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Splenic metastases—not a frequent problem, but an underestimate location of metastases: epidemiology and course

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In the literature the frequency of splenic metastasis is documented very inconsistently. Only metastases of ovarial cancer are recommended for a surgical therapy. We examined the frequency of splenic metastasis in our hospital.


The data of the Tumorboard Schwerin has been analyzed for splenic metastases. Based on hospital documents and contact via telephone the clinical course of the patients was also examined.


A total of 6,137 of 29,364 patients with malignant tumors developed metastases (20.9%). We found 59 of these patients with splenic metastases (0.96%; 0.002% of all patients with malignant tumors). Men were more frequently concerned then women. The median age of the patients was 62 (26–88) years. There are only a few primary tumors metastasized in more than 1% into the spleen. A total of 47% of these metastases were synchronous, 53% metachronous. Only three patients had isolated splenic metastasis. Two further patients also had lymph node metastasis in the splenic hilus. Two other patients developed liver metastases after splenectomy. We performed four splenectomies because of splenic metastasis. The survival of splenic metastasis was median 3 (0–61) months.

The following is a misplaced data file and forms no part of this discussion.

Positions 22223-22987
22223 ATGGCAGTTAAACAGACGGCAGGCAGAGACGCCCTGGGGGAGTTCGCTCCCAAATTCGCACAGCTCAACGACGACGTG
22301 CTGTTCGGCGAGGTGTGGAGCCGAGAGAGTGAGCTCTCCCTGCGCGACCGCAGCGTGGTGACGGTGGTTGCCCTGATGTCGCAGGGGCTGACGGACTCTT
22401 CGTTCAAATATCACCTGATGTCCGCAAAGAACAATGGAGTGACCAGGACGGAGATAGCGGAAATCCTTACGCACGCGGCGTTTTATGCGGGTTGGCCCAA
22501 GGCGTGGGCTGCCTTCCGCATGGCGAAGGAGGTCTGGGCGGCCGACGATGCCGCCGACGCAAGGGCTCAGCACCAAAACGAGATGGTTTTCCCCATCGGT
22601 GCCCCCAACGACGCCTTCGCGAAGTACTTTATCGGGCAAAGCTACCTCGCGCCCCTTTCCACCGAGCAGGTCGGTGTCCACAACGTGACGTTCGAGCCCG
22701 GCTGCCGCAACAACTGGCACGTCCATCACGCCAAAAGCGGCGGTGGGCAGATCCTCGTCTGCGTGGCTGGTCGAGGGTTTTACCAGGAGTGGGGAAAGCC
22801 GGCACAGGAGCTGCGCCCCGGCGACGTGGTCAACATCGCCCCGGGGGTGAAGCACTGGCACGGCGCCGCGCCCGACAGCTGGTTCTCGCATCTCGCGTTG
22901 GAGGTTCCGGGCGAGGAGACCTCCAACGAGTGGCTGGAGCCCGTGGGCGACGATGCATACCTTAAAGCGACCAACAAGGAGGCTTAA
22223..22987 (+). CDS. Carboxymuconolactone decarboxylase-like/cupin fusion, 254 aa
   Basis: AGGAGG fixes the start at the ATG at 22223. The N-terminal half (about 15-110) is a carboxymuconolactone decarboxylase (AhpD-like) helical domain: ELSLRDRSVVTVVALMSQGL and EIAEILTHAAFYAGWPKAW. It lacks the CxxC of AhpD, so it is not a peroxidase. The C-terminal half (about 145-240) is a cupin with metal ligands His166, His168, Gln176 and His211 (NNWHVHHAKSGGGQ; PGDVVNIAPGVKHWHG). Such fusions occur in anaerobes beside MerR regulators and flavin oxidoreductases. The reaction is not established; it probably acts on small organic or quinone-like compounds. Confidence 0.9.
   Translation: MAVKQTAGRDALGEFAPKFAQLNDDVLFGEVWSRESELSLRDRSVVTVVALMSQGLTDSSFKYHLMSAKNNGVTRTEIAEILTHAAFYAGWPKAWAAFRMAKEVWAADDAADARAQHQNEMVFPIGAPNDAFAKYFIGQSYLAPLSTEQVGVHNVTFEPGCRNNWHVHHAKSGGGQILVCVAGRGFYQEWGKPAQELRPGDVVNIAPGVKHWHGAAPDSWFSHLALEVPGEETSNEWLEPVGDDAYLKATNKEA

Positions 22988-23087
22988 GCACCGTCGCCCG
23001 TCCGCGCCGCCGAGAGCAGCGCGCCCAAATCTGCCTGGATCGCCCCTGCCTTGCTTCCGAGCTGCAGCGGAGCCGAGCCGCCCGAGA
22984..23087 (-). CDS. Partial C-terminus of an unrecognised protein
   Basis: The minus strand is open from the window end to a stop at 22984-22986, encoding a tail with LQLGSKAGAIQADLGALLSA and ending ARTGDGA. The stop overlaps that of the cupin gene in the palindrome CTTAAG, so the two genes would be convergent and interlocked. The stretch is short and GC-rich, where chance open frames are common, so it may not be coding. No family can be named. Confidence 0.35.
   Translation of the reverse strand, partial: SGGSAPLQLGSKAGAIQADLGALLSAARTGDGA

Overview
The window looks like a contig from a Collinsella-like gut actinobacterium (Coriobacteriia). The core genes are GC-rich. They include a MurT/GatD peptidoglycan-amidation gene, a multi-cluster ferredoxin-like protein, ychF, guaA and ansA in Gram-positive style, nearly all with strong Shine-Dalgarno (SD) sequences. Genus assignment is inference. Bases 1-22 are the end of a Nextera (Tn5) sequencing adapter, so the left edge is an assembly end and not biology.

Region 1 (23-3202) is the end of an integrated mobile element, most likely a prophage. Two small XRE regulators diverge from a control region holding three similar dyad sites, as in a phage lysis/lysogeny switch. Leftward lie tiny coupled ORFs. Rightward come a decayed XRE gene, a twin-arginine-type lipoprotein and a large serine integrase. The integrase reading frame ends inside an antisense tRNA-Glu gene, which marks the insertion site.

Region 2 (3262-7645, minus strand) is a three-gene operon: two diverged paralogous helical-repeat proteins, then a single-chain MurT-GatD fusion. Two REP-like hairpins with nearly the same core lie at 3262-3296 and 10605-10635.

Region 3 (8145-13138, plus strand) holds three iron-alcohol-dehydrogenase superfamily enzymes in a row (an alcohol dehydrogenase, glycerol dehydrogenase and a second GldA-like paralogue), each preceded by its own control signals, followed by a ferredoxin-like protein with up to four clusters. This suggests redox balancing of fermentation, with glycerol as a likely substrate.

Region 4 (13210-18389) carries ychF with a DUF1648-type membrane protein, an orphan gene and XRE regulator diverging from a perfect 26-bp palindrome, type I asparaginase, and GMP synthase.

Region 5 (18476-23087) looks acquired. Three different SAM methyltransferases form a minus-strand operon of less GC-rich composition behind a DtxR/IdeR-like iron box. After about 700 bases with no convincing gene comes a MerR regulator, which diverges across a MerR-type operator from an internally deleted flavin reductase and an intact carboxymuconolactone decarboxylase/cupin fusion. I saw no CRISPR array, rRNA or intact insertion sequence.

The published studies of the frequency of the splenic metastasis are autopsy studies, which are not usable for epidemiological statements because of selection bias. We show that splenic metastases arise in less than 1% of all metastases. A splenectomy in case of splenic metastases makes sense, if the metastases are isolated. It is also meaningful as a debulking procedure that would be followed by a chemotherapy, e.g. in case of an ovarial carcinoma. As a result the survival is increased for patients undergoing splenectomy (median survival 19.5 vs. 3 months).

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Correspondence to Jörg Sauer.

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Sauer, J., Sobolewski, K. & Dommisch, K. Splenic metastases—not a frequent problem, but an underestimate location of metastases: epidemiology and course. J Cancer Res Clin Oncol 135, 667–671 (2009).

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